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Can anyone tell me any possible dangers/risks that could happen if a wire overheats even if it's insulated properly?

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    $\begingroup$ Fire is the obvious risk. $\endgroup$
    – user137289
    Commented Feb 10, 2019 at 9:16

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Answers to your previous posts related to this subject have pointed out that the primary function of electrical insulation is not to prevent electrical overheating. Assuming you now understand that, I will attempt to answer your current question.

The possible risks are overheating causing thermal degradation of insulation leading to failure of insulation to protect against electric shock, short circuits and ground faults.

The primary concern is for electrical insulation being the “victim” of overheating. Overheating can degrade the electrical insulating properties of insulation so that the insulation no longer provides protection against electric shock. If the insulation is between live conductors or between live conductors and ground, its failure could also increase the risk of short circuits and ground faults increasing the risk of fire and shock. Of course if the overheating is high enough it could directly ignite the insulation.

In order to reduce these risks in the case of general use wiring, the principal safeguard is to reduce the likelihood of overheating. This mainly involves using properly sized conductors for the intended currents and coordinating that with properly sized overcurrent protection (fuses and circuit breakers).

Insulation can also be subjected to thermal degradation due to exposure to high temperatures in its environment, such as contact with high temperature external surfaces. If the temperatures are known insulation with an adequate temperature rating should be used.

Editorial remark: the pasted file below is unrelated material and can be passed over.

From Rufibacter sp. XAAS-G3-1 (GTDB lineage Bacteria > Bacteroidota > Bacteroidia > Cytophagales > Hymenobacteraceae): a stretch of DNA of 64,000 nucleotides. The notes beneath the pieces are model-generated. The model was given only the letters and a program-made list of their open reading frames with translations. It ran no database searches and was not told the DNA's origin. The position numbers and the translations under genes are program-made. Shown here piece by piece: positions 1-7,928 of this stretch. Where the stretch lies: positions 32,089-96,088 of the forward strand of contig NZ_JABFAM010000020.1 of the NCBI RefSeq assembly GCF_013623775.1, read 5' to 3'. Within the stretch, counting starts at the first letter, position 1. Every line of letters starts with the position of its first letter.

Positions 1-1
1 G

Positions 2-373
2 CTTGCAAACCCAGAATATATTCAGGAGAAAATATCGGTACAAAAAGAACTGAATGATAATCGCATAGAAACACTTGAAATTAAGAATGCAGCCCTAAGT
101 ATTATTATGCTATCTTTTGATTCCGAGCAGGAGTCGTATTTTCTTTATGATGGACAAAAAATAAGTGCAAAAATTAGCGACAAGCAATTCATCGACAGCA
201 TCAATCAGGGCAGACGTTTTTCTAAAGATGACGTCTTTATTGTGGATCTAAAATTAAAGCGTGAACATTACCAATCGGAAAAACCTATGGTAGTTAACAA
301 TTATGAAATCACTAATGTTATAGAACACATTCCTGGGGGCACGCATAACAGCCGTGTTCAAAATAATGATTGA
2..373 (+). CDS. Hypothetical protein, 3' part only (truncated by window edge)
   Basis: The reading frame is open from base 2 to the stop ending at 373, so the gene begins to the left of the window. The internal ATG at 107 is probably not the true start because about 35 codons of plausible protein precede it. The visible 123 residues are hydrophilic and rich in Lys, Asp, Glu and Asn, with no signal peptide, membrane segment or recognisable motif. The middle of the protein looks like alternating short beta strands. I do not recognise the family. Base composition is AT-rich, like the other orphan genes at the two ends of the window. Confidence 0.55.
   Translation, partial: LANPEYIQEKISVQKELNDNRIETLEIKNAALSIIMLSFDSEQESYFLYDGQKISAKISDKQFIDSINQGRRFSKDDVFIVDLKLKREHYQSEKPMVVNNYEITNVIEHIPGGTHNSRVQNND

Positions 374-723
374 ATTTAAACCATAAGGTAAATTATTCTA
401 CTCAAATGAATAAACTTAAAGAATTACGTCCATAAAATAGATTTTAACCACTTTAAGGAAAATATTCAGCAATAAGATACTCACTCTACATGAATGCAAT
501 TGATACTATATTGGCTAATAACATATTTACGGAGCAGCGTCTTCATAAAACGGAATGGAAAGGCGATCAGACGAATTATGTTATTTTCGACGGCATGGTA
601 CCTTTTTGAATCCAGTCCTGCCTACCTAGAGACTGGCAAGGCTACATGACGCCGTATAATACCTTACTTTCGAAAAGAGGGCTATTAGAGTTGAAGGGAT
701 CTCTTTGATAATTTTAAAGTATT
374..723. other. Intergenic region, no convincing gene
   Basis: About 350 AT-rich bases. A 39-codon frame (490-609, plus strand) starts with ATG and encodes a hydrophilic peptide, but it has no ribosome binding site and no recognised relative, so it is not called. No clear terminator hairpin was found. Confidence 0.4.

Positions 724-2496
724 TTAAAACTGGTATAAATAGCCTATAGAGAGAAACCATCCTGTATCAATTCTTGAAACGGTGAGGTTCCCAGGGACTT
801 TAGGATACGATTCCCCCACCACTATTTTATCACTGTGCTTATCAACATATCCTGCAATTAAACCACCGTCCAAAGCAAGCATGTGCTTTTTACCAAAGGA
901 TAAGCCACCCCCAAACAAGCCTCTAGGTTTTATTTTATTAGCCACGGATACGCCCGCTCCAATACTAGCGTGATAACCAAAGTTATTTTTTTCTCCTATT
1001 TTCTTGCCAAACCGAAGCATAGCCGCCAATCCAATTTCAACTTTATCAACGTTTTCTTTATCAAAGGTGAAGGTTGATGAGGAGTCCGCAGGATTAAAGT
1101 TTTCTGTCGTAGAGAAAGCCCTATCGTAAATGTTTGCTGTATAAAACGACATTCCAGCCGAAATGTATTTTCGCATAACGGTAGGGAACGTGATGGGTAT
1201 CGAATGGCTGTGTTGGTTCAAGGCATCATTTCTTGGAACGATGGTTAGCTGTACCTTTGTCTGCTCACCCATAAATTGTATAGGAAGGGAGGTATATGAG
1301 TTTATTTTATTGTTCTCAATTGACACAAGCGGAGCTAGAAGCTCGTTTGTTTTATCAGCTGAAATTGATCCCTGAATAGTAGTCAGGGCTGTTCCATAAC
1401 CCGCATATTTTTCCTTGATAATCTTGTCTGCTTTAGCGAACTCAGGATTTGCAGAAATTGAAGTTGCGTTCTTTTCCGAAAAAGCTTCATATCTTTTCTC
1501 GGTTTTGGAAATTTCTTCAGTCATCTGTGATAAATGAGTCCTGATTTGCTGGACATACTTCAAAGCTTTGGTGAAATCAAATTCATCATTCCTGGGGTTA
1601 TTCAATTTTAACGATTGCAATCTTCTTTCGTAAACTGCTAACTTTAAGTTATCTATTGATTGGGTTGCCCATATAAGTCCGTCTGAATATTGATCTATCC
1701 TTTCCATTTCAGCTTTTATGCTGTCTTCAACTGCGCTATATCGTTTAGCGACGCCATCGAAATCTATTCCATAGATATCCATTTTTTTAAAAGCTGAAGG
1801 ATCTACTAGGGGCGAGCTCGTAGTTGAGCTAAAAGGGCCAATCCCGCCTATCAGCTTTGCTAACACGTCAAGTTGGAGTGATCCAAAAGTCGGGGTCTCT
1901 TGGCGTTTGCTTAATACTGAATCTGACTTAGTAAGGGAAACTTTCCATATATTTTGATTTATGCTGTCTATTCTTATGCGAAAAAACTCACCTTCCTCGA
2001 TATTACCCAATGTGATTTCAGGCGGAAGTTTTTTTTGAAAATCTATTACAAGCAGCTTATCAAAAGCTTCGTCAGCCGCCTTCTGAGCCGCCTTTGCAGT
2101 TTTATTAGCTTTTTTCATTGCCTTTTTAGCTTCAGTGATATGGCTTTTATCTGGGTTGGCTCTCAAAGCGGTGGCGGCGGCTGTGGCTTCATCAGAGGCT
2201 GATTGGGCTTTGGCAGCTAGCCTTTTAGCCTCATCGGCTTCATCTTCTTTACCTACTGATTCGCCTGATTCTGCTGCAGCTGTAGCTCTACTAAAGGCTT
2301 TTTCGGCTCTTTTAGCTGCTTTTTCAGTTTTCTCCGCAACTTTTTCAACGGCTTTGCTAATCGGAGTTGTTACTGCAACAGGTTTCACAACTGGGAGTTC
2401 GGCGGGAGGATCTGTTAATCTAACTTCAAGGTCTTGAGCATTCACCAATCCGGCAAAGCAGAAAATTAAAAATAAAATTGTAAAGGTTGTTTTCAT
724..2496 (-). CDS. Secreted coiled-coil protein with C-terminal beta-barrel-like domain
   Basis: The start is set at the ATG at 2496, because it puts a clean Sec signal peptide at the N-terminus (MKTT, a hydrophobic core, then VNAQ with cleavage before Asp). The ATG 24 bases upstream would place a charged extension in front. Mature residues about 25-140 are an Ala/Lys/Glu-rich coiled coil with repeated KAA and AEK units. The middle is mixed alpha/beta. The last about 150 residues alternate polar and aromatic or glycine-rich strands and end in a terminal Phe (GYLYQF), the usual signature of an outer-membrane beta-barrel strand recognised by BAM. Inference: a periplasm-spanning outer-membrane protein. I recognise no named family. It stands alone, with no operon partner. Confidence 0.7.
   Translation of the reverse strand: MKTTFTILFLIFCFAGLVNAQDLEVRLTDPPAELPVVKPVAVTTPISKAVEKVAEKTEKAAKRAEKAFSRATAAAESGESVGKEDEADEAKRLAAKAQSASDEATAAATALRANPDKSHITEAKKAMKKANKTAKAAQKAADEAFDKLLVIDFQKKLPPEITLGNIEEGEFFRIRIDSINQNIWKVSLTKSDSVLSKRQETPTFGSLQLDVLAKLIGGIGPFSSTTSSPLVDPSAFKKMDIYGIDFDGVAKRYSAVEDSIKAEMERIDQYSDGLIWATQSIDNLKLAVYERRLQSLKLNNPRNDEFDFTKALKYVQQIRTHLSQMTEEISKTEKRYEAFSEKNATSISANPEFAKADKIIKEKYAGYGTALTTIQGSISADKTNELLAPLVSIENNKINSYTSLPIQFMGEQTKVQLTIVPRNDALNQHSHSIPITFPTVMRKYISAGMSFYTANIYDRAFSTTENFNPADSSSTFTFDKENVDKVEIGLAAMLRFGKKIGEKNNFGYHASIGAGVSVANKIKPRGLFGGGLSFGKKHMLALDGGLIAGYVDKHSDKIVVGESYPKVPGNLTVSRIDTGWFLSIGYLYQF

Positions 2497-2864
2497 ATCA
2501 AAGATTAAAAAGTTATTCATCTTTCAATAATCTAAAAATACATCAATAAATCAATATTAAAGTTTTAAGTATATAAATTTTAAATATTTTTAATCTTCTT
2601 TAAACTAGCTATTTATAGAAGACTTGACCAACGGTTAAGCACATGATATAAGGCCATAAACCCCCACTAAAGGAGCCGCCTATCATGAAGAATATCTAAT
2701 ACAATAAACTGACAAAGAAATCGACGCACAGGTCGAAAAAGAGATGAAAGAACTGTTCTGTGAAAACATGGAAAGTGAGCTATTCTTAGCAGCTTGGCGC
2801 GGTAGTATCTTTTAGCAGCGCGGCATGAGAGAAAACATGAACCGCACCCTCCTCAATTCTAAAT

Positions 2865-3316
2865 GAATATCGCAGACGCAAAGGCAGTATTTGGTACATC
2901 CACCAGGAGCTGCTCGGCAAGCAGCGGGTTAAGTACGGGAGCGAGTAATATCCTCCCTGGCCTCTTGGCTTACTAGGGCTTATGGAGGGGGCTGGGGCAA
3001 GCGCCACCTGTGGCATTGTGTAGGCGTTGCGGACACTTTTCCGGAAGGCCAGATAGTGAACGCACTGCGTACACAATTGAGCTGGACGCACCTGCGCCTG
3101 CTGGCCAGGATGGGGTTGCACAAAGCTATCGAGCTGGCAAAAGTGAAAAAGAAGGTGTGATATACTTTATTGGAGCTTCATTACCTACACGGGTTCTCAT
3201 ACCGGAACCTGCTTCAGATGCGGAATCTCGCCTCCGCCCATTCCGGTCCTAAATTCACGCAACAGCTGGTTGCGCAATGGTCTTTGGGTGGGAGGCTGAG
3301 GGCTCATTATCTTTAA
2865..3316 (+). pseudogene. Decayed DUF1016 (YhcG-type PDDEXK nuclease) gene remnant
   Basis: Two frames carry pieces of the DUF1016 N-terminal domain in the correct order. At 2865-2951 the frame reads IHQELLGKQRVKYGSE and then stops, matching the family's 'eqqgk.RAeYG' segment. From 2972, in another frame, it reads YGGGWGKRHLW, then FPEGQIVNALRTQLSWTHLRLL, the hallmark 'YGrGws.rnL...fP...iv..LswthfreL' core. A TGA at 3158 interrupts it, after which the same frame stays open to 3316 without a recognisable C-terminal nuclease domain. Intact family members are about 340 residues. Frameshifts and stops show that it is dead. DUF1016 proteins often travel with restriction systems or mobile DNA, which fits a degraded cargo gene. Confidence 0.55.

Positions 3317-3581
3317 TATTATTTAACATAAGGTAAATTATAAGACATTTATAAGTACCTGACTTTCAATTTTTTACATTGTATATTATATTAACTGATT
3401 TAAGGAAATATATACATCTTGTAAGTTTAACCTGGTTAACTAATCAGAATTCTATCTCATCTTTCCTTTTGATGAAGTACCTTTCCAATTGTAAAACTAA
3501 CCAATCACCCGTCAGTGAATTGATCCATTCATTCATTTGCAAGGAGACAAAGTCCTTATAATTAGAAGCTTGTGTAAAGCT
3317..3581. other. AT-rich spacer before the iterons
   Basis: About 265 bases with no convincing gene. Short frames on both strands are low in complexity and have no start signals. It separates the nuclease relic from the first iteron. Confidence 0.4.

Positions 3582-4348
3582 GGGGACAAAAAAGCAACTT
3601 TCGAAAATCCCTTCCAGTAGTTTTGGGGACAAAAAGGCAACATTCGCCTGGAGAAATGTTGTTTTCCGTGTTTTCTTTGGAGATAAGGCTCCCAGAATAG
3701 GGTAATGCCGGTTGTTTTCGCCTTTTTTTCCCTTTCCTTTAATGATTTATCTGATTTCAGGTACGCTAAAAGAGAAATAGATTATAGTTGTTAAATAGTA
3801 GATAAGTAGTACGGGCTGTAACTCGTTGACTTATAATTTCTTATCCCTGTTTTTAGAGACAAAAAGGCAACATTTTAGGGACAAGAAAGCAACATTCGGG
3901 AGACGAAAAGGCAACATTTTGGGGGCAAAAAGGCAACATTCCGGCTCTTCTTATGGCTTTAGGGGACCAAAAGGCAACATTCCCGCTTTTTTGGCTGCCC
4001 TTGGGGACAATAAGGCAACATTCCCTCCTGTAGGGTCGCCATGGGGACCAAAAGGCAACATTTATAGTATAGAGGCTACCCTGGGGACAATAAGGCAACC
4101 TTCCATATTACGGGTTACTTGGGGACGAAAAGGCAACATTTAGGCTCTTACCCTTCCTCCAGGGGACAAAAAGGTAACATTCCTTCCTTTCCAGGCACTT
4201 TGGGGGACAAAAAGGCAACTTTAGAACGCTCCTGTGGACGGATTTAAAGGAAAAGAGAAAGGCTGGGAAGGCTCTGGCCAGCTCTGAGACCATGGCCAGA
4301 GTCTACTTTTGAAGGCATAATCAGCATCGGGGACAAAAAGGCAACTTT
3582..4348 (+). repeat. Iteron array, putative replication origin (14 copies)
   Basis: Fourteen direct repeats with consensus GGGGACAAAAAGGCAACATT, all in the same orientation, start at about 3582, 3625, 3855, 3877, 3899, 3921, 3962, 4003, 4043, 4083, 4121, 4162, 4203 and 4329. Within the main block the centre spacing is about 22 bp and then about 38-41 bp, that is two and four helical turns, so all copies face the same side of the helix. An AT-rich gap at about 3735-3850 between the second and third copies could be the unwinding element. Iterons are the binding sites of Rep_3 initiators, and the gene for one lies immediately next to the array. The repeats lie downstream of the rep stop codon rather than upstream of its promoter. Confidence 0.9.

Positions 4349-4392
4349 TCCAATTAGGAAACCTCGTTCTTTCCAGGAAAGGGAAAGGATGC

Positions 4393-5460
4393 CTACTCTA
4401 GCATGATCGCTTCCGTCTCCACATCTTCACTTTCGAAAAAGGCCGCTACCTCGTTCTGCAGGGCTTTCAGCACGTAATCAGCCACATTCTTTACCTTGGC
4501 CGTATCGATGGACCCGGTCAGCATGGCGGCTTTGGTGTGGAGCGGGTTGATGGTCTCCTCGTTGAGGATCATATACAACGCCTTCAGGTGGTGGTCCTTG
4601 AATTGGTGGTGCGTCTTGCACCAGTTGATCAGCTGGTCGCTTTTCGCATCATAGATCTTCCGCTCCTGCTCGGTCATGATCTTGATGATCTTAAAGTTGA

This only touches on the subject. But I hope it gives you a better understanding.

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  • $\begingroup$ @acmilan Especially these reels with extension cables are likely to overheat when used at high currents while still coiled up on the reel. Here are images: hsa.ie/eng/Safety_Alerts/2014/Electric_Cable_Reel_Alert $\endgroup$
    – user137289
    Commented Feb 10, 2019 at 10:24
  • $\begingroup$ @Bob D , yes, at first I thought wires with more heat production is insulated more to prevent someone from accidentally touching it but I was wrong. I then thought what's the point of insulating(covering the wire with plastic,etc), overheating doesn't just cause injuries but it could cause fire, damaged components, it could even melt the wire itself and obviously the insulation too. Thanks. $\endgroup$
    – user215726
    Commented Feb 10, 2019 at 13:06
  • $\begingroup$ @Bob D, you and Farcher are two of the most well known 'reply'ers here, a month ago I was confused about transfromers and you explained it thoroughly, same until this very day, thumbs up to both of you! Do you remember my transformer question? Haha... $\endgroup$
    – user215726
    Commented Feb 10, 2019 at 13:09
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When electric wires overheat, there are several dangers. As was said, if the temperature is high enough, the rubber insulator may melt away. The melted rubber, if it alights on a flammable substance, may cause fires. But also, the now exposed wire wilol not only be an electrocution danger, it causes current to bleed out to the sorroundings. This lessens the power feeding the equipment as a side effect. Although this was already said. And also, we know that the resistance of a metal depends on its temperature. As temperature increases, resistance decreases. As resistance decreases, current increases. According to Ohms law. In the case that there are electrical appliances or components attached across the wire, the current may go over the set limit and blow the equipment.

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  • $\begingroup$ "As temperature increases, resistance decreases. As resistance decreases, current increases. According to Ohms law. In the case that there are electrical appliances or components attached across the wire, the current may go over the set limit and blow the equipment." The wiring in a normal home does not offer significant impedance or resistance to the current so as the wiring overheats, you would not notice a significant decrease in resistance. The simple answer is the insulation would melt. You would have the opportunity for an arc to happen, causing a fire. $\endgroup$
    – Rick
    Commented Feb 10, 2019 at 21:36